As obvious as it might sound, coaches cannot coach without players. Players could always play without a coach. They may not do that very successfully, but as a coach I will never score a point or get a rebound. Players win games, and especially at the college level, I feel responsible for my team’s losses.
Most often, a team wins games because they have the better players. If I fail to recruit good enough players to compete with the teams on the schedule, how is it the team’s fault that we lost? It may not be possible for me to recruit players to compete with certain teams that might be on our schedule. Regardless that is not the team’s fault.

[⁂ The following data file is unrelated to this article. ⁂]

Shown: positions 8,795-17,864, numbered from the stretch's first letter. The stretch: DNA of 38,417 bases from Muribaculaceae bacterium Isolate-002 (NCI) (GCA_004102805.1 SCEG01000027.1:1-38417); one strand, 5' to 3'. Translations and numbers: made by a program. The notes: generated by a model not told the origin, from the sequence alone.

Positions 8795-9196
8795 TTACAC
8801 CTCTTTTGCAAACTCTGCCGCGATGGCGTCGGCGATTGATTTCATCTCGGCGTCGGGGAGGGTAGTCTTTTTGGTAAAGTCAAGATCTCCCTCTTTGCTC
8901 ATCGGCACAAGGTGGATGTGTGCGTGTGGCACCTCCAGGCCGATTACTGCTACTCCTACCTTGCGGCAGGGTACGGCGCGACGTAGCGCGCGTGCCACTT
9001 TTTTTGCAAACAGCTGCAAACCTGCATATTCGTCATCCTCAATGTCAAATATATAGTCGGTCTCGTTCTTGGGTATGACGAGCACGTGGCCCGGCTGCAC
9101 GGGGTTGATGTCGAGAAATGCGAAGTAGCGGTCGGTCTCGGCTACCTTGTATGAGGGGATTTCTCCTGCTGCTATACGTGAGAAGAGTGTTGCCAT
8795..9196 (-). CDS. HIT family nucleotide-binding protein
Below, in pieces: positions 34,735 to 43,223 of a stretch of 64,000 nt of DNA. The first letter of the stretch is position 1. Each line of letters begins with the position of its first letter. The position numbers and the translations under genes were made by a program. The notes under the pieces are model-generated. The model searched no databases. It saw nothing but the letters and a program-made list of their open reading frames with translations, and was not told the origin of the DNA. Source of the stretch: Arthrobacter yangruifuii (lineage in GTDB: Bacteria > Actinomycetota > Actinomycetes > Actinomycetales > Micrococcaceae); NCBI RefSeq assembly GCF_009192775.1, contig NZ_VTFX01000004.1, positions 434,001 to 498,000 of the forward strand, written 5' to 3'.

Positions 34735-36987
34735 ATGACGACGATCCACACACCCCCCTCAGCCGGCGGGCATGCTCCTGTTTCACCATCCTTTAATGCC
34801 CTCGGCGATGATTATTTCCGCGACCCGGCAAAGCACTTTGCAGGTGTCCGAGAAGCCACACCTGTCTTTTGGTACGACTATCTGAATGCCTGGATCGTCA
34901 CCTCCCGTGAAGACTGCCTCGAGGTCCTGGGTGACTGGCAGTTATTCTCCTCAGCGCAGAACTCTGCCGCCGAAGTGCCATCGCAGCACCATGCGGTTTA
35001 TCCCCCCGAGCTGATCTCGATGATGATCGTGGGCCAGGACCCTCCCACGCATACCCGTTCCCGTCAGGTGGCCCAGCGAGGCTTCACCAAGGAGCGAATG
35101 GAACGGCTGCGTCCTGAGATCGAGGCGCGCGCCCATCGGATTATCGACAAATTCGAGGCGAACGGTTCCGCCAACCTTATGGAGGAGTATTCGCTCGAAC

If our team has similar or superior talent, and we lose, then the other team was better prepared. It is my job to prepare the players to compete. If they are not prepared, that falls on me. Of course, their lack of preparation or failure to execute could be a lack of effort which I cannot control. However, if I allow that type of behavior to exist on the team, then I am condoning it. Again, losing falls on me.
Maybe we are as prepared as we could be and we just have not had enough time to prepare to be good enough to beat a certain team. Regardless that’s my responsibility and not the team’s. Losing is not the end of the world. Losing is a part of life. If we handle losing the right way, losing makes us better. Sometimes we need to lose in order to see where we need to improve. Losing is not fun, but overcoming a loss with improvement is part of why I coach.